This is not the first time that Rep. Chris Van Hollen (Md.), a House Democratic leader, has made the point that the best climate-change policy is not complicated. He introduced a similar plan in 2009. The underlying logic is older still: Since the beginning of the climate debate, mainstream economists, left and right, have argued that the best way to cut greenhouse gases is to use simple market economics, putting a price on emissions that reflects the environmental damage they cause.
As economists see it, the nation is giving a massive implicit subsidy to the users of fossil fuels, who fill the air with carbon dioxide, imposing real costs on society, without paying for the privilege. Make users pay for the carbon dioxide they emit and they will waste less energy, while investment will flow into low-carbon technologies. The nation would obtain emissions cuts at a minimum cost to the economy.
This is Economics 101, but Republicans have largely ceded the free-market arena to Democrats such as Mr. Van Hollen. His proposal would put a limit on the country’s greenhouse-gas emissions, a cap that would decline each year. Beneath that cap, companies would have to buy permits for the emissions their fuels produce. The buying and selling of permits would set a market price for carbon dioxide. The government would rebate all of the revenue from selling permits back to anyone with a Social Security number, more than offsetting any rise in consumer prices for 80 percent of Americans. Most upper-income people, who use more energy, and government, which would get no rebate, would pay more under the plan.
Behind the plan’s elegance are some inevitable complications. Mr. Van Hollen would slap a border charge on goods that come from countries that lack comparable anti-emissions policies. That will be hard to pull off efficiently. Officials will have to calculate the carbon footprint of various goods from various points of origin, and other countries will accuse the United States of protectionism. Yet any carbon pricing plan will have to include some trade adjustment. Otherwise U.S. industry will be disadvantaged.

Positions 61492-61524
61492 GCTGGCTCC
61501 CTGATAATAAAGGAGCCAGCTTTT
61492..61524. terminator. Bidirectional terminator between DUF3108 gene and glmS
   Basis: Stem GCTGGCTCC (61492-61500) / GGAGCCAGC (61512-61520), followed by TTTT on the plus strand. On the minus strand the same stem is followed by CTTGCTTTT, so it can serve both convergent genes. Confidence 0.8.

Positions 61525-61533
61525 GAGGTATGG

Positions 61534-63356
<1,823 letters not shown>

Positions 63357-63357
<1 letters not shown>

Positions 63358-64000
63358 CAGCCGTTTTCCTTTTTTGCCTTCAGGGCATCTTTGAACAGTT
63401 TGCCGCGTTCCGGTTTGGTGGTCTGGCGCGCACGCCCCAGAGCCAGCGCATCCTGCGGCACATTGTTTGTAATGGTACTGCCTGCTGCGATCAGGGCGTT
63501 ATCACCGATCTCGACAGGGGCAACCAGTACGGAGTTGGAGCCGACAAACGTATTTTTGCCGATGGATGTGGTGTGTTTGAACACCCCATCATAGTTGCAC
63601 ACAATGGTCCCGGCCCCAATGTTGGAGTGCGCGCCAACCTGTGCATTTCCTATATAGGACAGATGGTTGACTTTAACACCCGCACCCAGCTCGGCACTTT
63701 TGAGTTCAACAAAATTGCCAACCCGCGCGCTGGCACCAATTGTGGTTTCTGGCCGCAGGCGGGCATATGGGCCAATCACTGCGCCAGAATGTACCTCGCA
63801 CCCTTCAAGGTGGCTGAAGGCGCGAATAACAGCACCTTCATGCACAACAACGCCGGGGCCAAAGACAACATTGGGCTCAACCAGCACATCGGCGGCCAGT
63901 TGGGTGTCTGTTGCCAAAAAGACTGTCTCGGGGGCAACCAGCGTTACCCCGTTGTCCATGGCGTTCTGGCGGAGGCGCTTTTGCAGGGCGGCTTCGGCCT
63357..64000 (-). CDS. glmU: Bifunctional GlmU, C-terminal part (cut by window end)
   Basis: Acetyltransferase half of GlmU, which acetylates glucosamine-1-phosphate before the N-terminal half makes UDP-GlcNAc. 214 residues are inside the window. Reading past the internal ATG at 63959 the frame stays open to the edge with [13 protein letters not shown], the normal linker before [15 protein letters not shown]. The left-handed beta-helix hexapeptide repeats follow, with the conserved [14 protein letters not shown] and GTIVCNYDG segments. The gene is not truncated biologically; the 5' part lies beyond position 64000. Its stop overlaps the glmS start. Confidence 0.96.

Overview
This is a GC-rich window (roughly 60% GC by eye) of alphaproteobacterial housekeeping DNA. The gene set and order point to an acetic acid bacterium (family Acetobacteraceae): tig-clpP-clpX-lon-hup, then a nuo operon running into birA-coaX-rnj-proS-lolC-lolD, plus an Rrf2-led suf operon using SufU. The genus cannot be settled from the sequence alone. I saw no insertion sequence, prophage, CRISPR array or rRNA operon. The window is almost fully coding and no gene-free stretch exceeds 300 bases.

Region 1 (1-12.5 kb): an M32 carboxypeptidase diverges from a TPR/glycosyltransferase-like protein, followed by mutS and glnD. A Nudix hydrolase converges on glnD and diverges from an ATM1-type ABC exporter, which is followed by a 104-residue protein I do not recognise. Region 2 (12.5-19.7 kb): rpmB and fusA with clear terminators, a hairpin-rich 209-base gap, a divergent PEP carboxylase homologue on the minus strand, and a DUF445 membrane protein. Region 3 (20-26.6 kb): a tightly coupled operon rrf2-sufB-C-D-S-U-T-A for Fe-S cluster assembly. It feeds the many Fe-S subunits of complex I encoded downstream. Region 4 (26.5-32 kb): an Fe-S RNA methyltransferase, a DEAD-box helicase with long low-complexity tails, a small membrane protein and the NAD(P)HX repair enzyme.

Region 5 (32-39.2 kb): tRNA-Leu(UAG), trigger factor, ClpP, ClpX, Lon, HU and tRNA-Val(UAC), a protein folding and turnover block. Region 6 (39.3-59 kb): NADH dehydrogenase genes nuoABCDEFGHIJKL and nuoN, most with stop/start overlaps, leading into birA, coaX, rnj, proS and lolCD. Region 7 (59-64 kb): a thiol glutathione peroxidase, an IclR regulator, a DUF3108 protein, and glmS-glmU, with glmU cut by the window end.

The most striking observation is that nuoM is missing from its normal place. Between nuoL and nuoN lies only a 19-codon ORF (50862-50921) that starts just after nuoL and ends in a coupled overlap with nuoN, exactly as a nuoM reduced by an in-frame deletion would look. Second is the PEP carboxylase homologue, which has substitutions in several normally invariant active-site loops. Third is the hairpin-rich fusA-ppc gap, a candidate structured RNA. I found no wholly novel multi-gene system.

Mr. Van Hollen’s plan also faces political challenges. Lawmakers will be tempted to give away pollution permits to interests they favor, shattering the equity and efficiency of the policy. This is among the reasons we have preferred enacting a carbon tax. It would be less vulnerable to political gaming, and its revenue also could be rebated back to consumers or recycled back through cuts in other taxes. But both approaches have strengths.
The country is reaching a moment of decision on global warming. Scientists’ warnings are sharpening, and President Obama’s Environmental Protection Agency is acting in the absence of a policy from Congress. The EPA rules can’t be as clean and efficient as market-based plans such as Mr. Van Hollen’s. That reality could persuade some industry groups and some Republicans to seek a bargain that would replace the EPA efforts with a less bureaucratic approach. Conservatives who truly favor free markets over central planning should come to the table. If they cannot muster the intellectual courage, Rep. John Delaney (D-Md.) has a smart second-best idea: Let states escape the EPA’s centralized regulation if they enact their own carbon taxes instead.